Otavalo Markets 

We left Emma and Bill in Banos and headed north to Otavalo where supposedly the biggest market in South America occurs every Saturday. The bus trip was 6 and a half hours of uneventfulness which included not seeing the Volcano Cotapaxi again as it was covered in clouds.
The next morning we went for a wander around the town and inspected the market. There is a permanent one there everyday but it just swells into the neighboring streets on Saturday. We seemed to be the only gringos around so were chased around the market by the sellers trying to get us to buy. It was quite amusing but again I find it quite uncomfortable bartering and there were a few times where my original price was accepted so I knew I was not going low enough. Their wares where beautiful, especially their tapestries and alpaca blankets with wonderful Aztec designs on them. If I had the room I would have bought so many. We walked away with our pockets a little lighter and a handmade tapestry in our bag.
We then decided to head up to a bird rehabilitation park we had heard about up in the hills surrounding the town. The drive up was beautiful with little farm lands surrounded by beautiful towering peaks and a lake.
The bird sanctuary was a Spanish villa with stunning gardens. The entrance fee of $4 each was pretty steep we thought but I suppose you are contributing to a good cause as the spiel we read in Lonely planet says they rehabilitate birds of prey.
We had a walk around the Avery and saw all sorts of birds from owls to Hawks to condors. All the signs were in Spanish so we weren’t sure but it seemed more like a zoo than a rehabilitation center. I don’t really like seeing any bird in a cage let alone large ones but maybe these ones couldn’t go back into the wild for some reason.
There was a bird show happening so we made our way to the pavilion overlooking the valley. On the way we passed an enclosure with two Andean condors in there. Up close they are giant! Standing around a metre tall. Further around we came to an enclosure with 2 bald headed eagles and several other eagles and hawks. These were all chained to a perch by their feet with about a meter rope for them to move. This was quite confronting and a little sad really. We sat down for the show and soon discovered that the birds that were chained were the ones that were in the show. It was pretty impressive to see such big birds flying so close to you. We had seen quite a few bald headed eagles in the wild in America but never this close. Again the show was all in Spanish so we couldn’t figure out why these birds were not being rehabilitated and instead being used for the show. All in all we were a little disappointed with it but the birds themselves were spectacular!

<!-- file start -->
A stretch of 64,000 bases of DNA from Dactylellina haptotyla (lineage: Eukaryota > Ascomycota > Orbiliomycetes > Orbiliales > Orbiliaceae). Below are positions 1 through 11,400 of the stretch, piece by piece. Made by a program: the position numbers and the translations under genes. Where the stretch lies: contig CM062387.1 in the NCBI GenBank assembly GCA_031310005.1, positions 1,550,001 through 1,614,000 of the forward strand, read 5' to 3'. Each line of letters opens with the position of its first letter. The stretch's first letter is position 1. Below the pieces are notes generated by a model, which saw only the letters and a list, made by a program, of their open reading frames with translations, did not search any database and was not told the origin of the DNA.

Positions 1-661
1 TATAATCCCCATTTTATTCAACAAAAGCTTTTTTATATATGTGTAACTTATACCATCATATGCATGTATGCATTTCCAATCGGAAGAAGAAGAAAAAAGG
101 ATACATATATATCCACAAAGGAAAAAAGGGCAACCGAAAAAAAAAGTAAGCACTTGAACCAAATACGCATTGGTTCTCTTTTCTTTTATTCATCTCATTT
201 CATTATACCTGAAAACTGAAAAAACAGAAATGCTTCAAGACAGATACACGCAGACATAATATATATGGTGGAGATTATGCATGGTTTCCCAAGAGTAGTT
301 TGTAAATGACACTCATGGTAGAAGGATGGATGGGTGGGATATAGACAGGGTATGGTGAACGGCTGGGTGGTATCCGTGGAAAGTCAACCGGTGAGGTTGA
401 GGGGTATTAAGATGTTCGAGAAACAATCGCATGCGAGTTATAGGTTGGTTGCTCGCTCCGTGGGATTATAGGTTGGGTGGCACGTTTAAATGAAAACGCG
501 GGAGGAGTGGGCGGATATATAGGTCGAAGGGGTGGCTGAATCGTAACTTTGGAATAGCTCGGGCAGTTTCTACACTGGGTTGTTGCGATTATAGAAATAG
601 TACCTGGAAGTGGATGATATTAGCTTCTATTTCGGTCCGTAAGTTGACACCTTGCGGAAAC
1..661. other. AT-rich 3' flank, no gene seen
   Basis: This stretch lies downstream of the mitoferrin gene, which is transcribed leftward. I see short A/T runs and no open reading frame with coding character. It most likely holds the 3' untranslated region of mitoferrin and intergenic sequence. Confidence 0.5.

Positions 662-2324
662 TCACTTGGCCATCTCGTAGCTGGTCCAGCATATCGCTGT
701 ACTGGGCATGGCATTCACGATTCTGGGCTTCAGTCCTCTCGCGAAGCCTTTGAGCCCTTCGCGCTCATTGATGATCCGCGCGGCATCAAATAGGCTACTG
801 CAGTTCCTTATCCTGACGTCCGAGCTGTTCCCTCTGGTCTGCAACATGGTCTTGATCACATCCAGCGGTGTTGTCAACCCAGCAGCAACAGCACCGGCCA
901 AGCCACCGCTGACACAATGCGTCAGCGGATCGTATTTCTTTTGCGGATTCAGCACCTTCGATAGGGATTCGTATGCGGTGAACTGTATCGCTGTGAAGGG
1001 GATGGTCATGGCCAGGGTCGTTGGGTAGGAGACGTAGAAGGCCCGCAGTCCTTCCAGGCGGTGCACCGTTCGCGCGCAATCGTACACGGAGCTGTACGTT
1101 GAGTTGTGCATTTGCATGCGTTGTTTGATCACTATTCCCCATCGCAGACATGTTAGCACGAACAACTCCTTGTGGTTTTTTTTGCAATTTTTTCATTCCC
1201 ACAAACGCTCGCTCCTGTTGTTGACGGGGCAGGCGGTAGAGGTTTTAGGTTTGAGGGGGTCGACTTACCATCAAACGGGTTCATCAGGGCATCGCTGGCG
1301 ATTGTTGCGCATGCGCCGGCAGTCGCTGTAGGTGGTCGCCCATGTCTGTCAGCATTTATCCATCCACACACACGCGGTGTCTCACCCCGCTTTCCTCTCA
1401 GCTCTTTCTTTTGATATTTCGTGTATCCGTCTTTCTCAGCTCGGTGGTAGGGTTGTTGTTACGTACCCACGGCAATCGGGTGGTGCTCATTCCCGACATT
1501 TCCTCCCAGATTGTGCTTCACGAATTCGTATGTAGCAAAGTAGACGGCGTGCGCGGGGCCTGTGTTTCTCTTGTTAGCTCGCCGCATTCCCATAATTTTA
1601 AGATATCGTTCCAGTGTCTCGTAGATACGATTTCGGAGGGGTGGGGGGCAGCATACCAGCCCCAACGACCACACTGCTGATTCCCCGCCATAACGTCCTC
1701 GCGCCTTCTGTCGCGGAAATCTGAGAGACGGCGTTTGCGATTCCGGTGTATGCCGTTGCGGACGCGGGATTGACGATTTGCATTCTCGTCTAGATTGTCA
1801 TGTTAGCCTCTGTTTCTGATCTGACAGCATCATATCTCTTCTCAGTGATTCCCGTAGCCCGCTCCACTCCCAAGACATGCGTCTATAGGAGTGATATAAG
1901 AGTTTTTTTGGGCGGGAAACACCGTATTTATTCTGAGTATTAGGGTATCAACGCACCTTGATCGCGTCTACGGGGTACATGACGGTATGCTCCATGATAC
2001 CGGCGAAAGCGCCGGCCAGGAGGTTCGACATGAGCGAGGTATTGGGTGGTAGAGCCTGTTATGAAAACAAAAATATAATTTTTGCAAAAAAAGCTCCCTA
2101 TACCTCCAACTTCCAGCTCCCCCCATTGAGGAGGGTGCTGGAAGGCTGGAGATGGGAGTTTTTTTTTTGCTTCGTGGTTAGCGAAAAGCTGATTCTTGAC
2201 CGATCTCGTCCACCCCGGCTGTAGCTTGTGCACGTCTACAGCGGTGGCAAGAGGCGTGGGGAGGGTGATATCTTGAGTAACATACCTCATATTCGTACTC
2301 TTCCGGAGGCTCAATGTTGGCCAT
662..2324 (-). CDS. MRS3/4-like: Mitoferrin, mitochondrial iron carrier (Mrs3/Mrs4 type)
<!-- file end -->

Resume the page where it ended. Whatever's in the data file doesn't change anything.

Upon returning to the town we went for a drink or two watching the hustle and bustle of the market and the immense job of packing up that is done after every day. They take getting everything to the car in one go to a new level! 
During the day near the square there was a little concert being set up and we soon realized it was to get donations for the earthquake. They were collecting basics like water and toilet paper. Tim went in and asked what was the best thing to buy and the man said anything medical. So we went to the pharmacy and purchased a whole box of antibiotics. It’s so funny what you can just go in and ask for over the counter here! The music at the concert was Andean folk which of course included pan pipes.
Bill and Emma arrived that night so the next day we were off to see the giant market all together. Well it didn’t disappoint as it really had spilled out in all directions around the central market. The other market that happens on Saturday just down the road was the animal market where all manner of animals are bought and sold. I was a little apprehensive to say the least about visiting this market, but was pleasantly surprised with the upkeep of the animals. Except maybe the chickens, they seemed to get the raw end of the stick.
Cows, pigs, goats, Guinea pig, puppies, chickens, chicks and quail were all for sale and the hustle and bustle and bartering was something to behold. That market was definitely for the locals! S So this was our best glimpse of Cotopaxi.    
This owl was at the entrance to welcome us into the bird sanctuary.

 
A fantastic backdrop for the show.

   
Nice shots of the birds in flight.

    
Sarah practicing.

 
A fairly large bald headed eagle.

   
The suburbs of Otavalo.

 
Otavalo city itself.

   
Some of the crafts for sale, the blankets caught Sarah’s eye.  Unfortunately just too big to lug around.

 
A huge variety of stuff for sale.

   
These ladies were sat comparing purchases.

 
Stubborn beast.

   
Selling leads for a whole variety of animals.

 
It was truly fantastic eyeing what people had bought.

   
The chicken man.

 
A girl buying a chick. 50 cents.

   
Haggling over a Guinea pig.

 
This man was leading his bull home.

  
And that’s all over.  A man taking his entire stall home in one go

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